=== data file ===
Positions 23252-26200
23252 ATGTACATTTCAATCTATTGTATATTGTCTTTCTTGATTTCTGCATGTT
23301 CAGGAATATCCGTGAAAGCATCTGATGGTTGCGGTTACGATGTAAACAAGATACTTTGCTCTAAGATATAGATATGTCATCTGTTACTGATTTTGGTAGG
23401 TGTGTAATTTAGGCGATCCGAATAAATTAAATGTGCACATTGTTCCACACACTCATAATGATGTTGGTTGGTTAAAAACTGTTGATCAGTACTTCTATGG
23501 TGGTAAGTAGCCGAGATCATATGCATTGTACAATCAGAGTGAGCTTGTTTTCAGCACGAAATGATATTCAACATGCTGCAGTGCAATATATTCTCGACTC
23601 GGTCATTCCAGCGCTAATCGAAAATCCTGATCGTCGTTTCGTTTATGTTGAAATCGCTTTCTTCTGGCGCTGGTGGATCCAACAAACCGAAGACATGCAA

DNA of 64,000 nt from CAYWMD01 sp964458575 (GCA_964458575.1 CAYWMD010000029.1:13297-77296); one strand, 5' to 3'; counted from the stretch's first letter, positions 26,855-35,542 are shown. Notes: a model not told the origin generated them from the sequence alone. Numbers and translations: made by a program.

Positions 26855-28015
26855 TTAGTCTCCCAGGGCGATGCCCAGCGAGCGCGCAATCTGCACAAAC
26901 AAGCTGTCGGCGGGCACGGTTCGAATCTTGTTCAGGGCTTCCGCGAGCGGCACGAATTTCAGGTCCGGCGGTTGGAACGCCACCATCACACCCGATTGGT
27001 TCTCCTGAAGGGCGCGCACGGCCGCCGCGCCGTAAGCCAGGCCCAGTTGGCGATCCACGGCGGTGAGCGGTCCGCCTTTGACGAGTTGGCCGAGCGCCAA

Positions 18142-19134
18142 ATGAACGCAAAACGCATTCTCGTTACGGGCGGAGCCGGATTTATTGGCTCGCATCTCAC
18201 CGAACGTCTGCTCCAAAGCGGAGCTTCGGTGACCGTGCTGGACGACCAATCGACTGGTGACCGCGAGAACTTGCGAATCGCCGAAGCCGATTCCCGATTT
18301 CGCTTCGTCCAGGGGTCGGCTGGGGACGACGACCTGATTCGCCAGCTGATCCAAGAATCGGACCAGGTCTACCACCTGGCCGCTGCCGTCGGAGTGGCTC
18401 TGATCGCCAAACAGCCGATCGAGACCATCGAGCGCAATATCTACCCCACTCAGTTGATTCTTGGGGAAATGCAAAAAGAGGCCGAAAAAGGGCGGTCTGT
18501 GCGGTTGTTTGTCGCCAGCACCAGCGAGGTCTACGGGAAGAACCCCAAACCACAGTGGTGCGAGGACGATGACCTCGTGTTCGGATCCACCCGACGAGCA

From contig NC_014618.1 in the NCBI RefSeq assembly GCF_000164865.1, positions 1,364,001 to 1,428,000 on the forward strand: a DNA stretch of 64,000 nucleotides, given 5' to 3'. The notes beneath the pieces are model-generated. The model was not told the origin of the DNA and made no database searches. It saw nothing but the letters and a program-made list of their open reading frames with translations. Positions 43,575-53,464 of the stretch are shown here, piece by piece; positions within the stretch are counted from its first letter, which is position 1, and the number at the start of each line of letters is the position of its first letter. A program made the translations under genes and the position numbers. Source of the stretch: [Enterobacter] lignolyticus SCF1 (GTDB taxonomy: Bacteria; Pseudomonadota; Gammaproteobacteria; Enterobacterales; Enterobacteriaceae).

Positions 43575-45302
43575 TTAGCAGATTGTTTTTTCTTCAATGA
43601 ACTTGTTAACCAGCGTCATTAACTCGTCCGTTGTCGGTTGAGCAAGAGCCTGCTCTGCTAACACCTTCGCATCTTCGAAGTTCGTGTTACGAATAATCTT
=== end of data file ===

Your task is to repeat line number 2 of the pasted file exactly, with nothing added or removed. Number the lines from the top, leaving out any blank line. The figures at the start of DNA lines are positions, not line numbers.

23252 ATGTACATTTCAATCTATTGTATATTGTCTTTCTTGATTTCTGCATGTT